Photo by: Hoppenworld
“Cooksey’s Hard Truth” presented by Scott Sports is a weekly editorial written by Chris Cooksey. Chris will be diving in and out of controversial subjects and bringing you his hard truth about the racing and the riders from around the world of Supercross and Motocross.
Saturday at the Lucas Oil Pro Motocross Outdoor National at Glen Helen, I was mesmerized by Ken Roczen’s natural talent. Last week, I stated he would not achieve wins until later in the series. I’m going to go ahead and retract that! Roczen led the first 20 minutes of the 450 Moto and it didn’t even look like he was trying. I talked to someone close to him and, as it turns out, that gruesome right hand injury he suffered in San Diego may have been a blessing in disguise. The extra time off and being forced to use the previously injured left arm for day to day tasks along with the additional healing time, has his left arm feeling much better than it did during Supercross. After the motos, Roczen and the Honda engineers were deep in conversation about bike performance as his outdoor preparation is clearly lacking in endurance and bike setup. As his cardio and bike setup improve, look for Roczen to be a consistent challenger for wins.
During the second moto a rock was lodged somewhere in Roczen’s bike causing it to sound like an engine failure. Roczen stopped into the mechanics’ area to have it checked out before re-entering the race. Who could blame him? Who wants to endure possible bike failure right before launching off a massive jump or while hurling down Mt. Saint Helens? He was still able to charge up to 8th place which sounds like an amazing comeback, considering he had a lengthy pit stop. Unfortunately his 8th place comeback is more of an indictment on the lack of strength in the 450 field. Outside the top 10 riders in the 450 class, there is a steep decline in race pace.
In the second 450 Moto at Glen Helen almost half the field was more than 20 seconds a lap slower than Eli Tomac and Jason Anderson’s fastest lap. The eleventh place rider was 12 seconds a lap slower. In comparison, the 250 class only had one rider 20 seconds or more behind Aaron Plessinger’s fastest lap. You had to go back to 23rd place to find a rider over 12 seconds a lap slower. Some might argue that Eli is much faster than the 250 riders which would account for the large gap, but not according to lap times. The top 250 guys were lapping at similar times to the top 450 guys all day long. My point here is we have a large pool of talented guys in the 250 class that should be on 450s.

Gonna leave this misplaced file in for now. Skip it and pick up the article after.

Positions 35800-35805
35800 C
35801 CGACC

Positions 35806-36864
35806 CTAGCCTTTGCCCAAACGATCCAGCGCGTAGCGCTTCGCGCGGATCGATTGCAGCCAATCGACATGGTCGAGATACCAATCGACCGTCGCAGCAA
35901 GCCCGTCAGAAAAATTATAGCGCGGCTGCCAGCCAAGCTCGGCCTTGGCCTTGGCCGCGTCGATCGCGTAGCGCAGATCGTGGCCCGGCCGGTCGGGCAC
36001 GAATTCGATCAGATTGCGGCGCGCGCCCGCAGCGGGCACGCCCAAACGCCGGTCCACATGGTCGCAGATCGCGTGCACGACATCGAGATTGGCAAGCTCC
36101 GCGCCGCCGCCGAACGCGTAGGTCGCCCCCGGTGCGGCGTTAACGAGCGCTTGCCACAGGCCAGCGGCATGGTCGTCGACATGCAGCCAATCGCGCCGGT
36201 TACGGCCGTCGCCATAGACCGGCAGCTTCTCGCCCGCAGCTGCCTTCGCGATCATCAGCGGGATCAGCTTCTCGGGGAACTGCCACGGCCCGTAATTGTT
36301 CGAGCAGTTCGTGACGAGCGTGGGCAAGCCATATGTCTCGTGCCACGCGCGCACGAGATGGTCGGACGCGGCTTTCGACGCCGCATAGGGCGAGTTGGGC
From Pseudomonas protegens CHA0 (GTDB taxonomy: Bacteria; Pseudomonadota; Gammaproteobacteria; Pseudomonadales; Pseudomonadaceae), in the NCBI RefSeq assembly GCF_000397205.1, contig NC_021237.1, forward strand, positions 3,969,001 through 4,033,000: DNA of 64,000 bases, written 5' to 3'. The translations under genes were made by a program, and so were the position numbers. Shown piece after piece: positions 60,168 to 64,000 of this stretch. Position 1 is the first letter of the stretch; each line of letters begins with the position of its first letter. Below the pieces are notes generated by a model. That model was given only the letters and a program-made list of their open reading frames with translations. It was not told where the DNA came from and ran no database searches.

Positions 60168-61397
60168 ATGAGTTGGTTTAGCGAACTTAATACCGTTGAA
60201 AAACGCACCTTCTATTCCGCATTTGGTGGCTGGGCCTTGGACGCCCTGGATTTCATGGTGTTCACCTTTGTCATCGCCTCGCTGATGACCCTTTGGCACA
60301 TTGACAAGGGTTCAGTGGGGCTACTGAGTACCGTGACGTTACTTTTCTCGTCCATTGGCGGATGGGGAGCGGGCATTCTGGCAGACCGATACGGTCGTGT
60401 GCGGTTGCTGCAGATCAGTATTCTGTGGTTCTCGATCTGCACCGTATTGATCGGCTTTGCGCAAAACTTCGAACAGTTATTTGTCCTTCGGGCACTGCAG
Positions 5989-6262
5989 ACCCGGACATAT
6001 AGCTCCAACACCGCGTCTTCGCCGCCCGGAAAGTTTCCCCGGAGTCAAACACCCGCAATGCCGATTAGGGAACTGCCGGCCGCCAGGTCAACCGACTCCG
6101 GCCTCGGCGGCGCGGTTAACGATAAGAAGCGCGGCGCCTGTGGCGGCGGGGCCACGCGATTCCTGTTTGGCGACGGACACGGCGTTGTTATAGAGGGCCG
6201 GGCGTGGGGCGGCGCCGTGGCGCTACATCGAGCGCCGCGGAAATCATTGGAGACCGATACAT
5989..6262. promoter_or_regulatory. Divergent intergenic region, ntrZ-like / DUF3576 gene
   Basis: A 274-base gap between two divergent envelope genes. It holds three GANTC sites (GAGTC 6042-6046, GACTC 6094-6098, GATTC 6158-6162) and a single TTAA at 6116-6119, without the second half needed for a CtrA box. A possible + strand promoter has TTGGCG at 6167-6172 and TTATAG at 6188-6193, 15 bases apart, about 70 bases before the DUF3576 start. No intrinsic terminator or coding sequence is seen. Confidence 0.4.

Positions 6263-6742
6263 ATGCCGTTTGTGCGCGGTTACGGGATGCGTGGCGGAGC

On the GP circuit riders are kicked out of the 250 class after the age of 23. While I don’t feel that is the right solution, something needs to change. In a sport that offers peanuts for prize money, riders look toward manufacturers in order to maintain a career racing motorcycles. Sadly, these teams rarely hire riders out of the 450 class. They almost exclusively look at amateurs and the 250 class. When a rider moves to the 450 class as a privateer they are instantly dismissed as a future star. They become journeymen who struggle to make a living racing motorcycles. Moving to the 450 class voluntarily is almost like giving up the dream. There are exceptions, like Weston Peick, but for the most part moving to the 450 class is the beginning of the end for most professional racers.
An average of about 23,000 fans regularly attend each national, paying anywhere from $20 – $225 per ticket. Add in event sponsors and rider entry fees, and you begin to wonder, where is all the money going? Estimating 20,000 tickets are sold at a conservative $40 average, we are working with about $800,000 per round. Add sponsor money and rider entry fees to the ticket money and we have a nice chunk of change. I can’t help but ask why the riders purse isn’t larger? Current estimates are around $70,000 per round payout to the riders. After the purse is paid there is still $730,000 per round, this estimate has the purse being about 8% of ticket sales. The NFL, NBA and MLB all share over 50% of their league’s revenue with the players. My guess is that sponsors and rider entry fees cover most of the event setup costs and the $800k collected from ticket sales is profit. If Motocross infused 50% of the revenue [similar to other major sports], the entire landscape of racing would grow.
My point isn’t to bash the promotors, but instead to offer an avenue for riders to have profitable careers as 450 racers. If a racer could make a good living going 15-15 at an outdoor National, the level of competition would rise. Riders would be able to move to the 450 class in order to further their career rather than end their career.
The 250 class will always be where manufacturers groom their superstars, but allowing another avenue for a profitable career would grow the sport and expand the 450 talent pool. Because once you abandon the 250 class, your chances of making a comfortable living decrease considerably. Without being disrespectful to the 450 riders outside of the top 10, what do you call someone who pays their own money to go racing? A glorified hobbyist.